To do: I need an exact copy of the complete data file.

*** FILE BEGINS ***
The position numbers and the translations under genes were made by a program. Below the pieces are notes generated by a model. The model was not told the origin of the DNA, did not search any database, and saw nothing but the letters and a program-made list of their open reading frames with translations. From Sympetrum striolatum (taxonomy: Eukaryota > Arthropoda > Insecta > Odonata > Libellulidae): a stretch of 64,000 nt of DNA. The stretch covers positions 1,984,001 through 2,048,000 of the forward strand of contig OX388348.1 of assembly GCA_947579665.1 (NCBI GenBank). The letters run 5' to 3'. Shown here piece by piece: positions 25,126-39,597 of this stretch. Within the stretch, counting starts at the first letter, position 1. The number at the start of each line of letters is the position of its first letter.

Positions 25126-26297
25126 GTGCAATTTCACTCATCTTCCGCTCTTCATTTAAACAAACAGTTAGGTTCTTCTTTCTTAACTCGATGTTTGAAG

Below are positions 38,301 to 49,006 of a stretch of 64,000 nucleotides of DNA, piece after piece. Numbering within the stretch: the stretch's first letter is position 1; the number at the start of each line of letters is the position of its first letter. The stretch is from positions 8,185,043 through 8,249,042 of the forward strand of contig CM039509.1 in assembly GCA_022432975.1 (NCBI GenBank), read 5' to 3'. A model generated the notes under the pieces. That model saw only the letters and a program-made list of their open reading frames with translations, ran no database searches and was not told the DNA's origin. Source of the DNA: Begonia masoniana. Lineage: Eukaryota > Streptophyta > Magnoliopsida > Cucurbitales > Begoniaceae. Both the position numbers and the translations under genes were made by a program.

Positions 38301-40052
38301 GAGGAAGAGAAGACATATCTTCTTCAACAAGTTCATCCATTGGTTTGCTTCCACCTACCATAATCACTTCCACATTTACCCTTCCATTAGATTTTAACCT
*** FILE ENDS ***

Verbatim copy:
The position numbers and the translations under genes were made by a program. Below the pieces are notes generated by a model. The model was not told the origin of the DNA, did not search any database, and saw nothing but the letters and a program-made list of their open reading frames with translations. From Sympetrum striolatum (taxonomy: Eukaryota > Arthropoda > Insecta > Odonata > Libellulidae): a stretch of 64,000 nt of DNA. The stretch covers positions 1,984,001 through 2,048,000 of the forward strand of contig OX388348.1 of assembly GCA_947579665.1 (NCBI GenBank). The letters run 5' to 3'. Shown here piece by piece: positions 25,126-39,597 of this stretch. Within the stretch, counting starts at the first letter, position 1. The number at the start of each line of letters is the position of its first letter.

Positions 25126-26297
25126 GTGCAATTTCACTCATCTTCCGCTCTTCATTTAAACAAACAGTTAGGTTCTTCTTTCTTAACTCGATGTTTGAAG

Below are positions 38,301 to 49,006 of a stretch of 64,000 nucleotides of DNA, piece after piece. Numbering within the stretch: the stretch's first letter is position 1; the number at the start of each line of letters is the position of its first letter. The stretch is from positions 8,185,043 through 8,249,042 of the forward strand of contig CM039509.1 in assembly GCA_022432975.1 (NCBI GenBank), read 5' to 3'. A model generated the notes under the pieces. That model saw only the letters and a program-made list of their open reading frames with translations, ran no database searches and was not told the DNA's origin. Source of the DNA: Begonia masoniana. Lineage: Eukaryota > Streptophyta > Magnoliopsida > Cucurbitales > Begoniaceae. Both the position numbers and the translations under genes were made by a program.

Positions 38301-40052
38301 GAGGAAGAGAAGACATATCTTCTTCAACAAGTTCATCCATTGGTTTGCTTCCACCTACCATAATCACTTCCACATTTACCCTTCCATTAGATTTTAACCT